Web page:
A damaged instrument while flying to perform or audition is what keeps musicians up at night. Glad this violinist knew the regulation and was able to bring her instrument on board.
I think that a lot of the smaller regional airlines do not instruct their flight attendants on the rules and regulations of the flag carrier that they represent. An obvious reason is that the regional airlines have a harder time retaining aircrews because a lot of them get their foot in the door with the regionals, and then lose them to the airlines. It's a tough position to be in but they are supposed to give that instruction. I cringe when I think one day to read an NTSB report that says cause of accident was failure of the flight crew to follow correct procedure while representing a major carrier on a regional line.
James Simms 4
United breaks Guitars, kills family pets, & assaults & arrests passengers who won’t give up their seat for a non-Rev employee…..
The video has nothing to do with this story????
George Leaf 2
My limited experience has been the violinist had a seat booked next him for his instrument and insisted he and the instrument remain seated in front of the wing to protect his perfect pitch which was his livelihood.
I see Classic FM mentioned. I live in Virginia and listen to Classic FM every day on Global player. Also here in Hreece where I am on vacation. Excellent music programs.
Raymond Hoff 2
United Breaks Guitars
As I read the FAA regs, the musical instrument is “allowed” as carry-on, but I see nowhere in FAA regs that an airline is “required” to accept it as carry-on as the musician claimed. Admittedly the FARs are really boring reading, but I was intrigued by the musicians claim. There are many things the FAA regs “allow” that airlines don’t allow. An example is an emotional support pig is allowed in the cabin by the FAA, but airlines aren’t required to allow them. :)
Ian Murray 2
It reminds me of the song "United break guitars" I know the song is on a streaming channel...Do not know how to post links (useless on computers).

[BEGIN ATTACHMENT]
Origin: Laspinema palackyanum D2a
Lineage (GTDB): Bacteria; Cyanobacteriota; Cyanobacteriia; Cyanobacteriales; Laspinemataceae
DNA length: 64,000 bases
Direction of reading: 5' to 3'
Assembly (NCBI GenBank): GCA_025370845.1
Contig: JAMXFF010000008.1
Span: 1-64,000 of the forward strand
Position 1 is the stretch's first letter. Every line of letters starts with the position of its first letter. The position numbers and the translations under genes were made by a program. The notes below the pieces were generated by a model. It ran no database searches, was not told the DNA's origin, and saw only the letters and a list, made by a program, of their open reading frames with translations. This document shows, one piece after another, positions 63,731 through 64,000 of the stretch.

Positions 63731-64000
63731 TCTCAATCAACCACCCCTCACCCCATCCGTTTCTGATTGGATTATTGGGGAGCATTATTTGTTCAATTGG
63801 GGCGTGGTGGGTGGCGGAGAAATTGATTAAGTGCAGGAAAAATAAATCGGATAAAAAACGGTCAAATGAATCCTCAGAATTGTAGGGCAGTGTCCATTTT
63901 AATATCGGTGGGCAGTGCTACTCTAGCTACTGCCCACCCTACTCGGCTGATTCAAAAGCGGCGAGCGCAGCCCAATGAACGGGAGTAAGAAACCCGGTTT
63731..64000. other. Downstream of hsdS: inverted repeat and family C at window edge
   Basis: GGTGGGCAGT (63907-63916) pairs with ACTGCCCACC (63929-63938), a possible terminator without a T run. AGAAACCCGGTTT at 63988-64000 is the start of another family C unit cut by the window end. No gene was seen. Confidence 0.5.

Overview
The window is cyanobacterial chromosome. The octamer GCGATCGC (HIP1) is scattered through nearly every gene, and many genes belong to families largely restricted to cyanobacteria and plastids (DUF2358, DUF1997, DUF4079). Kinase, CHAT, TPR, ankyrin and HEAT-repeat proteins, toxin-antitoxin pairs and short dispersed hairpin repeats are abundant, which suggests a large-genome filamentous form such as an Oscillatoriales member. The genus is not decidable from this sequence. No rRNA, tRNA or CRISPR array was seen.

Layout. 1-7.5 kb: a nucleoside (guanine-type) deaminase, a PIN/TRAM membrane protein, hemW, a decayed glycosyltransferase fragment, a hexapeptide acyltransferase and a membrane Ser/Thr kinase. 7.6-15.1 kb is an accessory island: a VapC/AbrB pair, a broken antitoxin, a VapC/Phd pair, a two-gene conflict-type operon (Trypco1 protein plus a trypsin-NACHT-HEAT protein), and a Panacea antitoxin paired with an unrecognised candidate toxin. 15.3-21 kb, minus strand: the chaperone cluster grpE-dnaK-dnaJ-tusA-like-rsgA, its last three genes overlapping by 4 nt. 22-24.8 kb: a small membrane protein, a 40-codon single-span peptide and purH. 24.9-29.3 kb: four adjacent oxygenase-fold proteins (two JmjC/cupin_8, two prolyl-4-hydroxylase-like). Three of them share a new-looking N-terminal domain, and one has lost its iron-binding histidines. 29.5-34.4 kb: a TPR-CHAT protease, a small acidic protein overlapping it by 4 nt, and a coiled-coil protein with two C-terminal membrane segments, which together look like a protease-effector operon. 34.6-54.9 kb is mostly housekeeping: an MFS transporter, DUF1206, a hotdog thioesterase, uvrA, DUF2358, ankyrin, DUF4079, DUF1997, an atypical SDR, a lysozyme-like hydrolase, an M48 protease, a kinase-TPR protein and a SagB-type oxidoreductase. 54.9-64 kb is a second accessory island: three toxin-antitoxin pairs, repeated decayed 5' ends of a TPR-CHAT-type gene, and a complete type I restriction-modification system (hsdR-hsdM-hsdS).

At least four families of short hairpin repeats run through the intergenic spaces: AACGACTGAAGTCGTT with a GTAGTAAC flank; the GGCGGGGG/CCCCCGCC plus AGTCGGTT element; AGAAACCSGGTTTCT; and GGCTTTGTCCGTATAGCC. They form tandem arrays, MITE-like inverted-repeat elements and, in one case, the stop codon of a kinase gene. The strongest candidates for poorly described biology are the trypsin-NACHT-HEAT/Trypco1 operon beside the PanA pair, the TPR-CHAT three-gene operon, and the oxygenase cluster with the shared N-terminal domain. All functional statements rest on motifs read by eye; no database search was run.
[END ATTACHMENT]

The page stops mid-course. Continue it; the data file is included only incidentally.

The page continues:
jandwr 2
I knew it would be United before I even read the article. Yup.
Give people the opportunity to have power and look how they abuse it. She should be FIRED! How dare she - and thank God for the pilot. I had an experience with a pilot who thought he was "all powerful" and wrote AA that he should NOT be in control of an airplane with his anger issues - DID get a personal letter back. Do not know what happened to him. These power trips where people "know better" and make that statement about "federal regulations" has GOT TO STOP.
United just keeps stepping in it....
James Burns 2
After all, "United breaks guitars." (google it) So can't blame her.
United is notorious for this sort of thing.
Carl Cinardo 4
Well then, I guess we can scrap the masks also!
Don't we wish???
they are all MASK POLICE. they don't do anything but check mask compliance.
I went to the lab and wanted a glass of water but the F/A was asleep on his jumpseat in the galley.
Flying is just a bus ride experience today.
srobak 4
when that happens I simply get the water myself.
pagheca 2
FAA: "Regulations permit musical instruments to be stored in our overhead bins as a personal item."
Me: "I am an organist, find an Antonov 225".
srobak 2
The Antonov 225
This and the duct tape incidents, it seems United is having problems with flight crew training. (FA might be surprised by the replacement value of the instrument. )
srobak 2
I have no problem with duct taping passengers who are a threat. It's either that or they get the George Floyd Kneel. Simple choice, really.
Tom Burke 0
I think the duct-tape incident was on American. Indeed, didn't United just recently say that it was their policy to not carry duct-tape on board?
Linda Roberts 2
wannabehocker 2
I'm willing to bet that shortly after this exchange, this same flight attendant went on to announce that all passengers must have a face mask covering their nose and mouth at all times
mmc7090 2
The airlines are full of incompetent and inexperienced. You get what you deserve is the true marketing slogan. United and racial equality as a goal has removed the merit based system. Even the FAA is bracing with a kinder genteler program of enforcement so not to offend racial quotas.
Samuel Bixler 1
Similar incident from several years ago: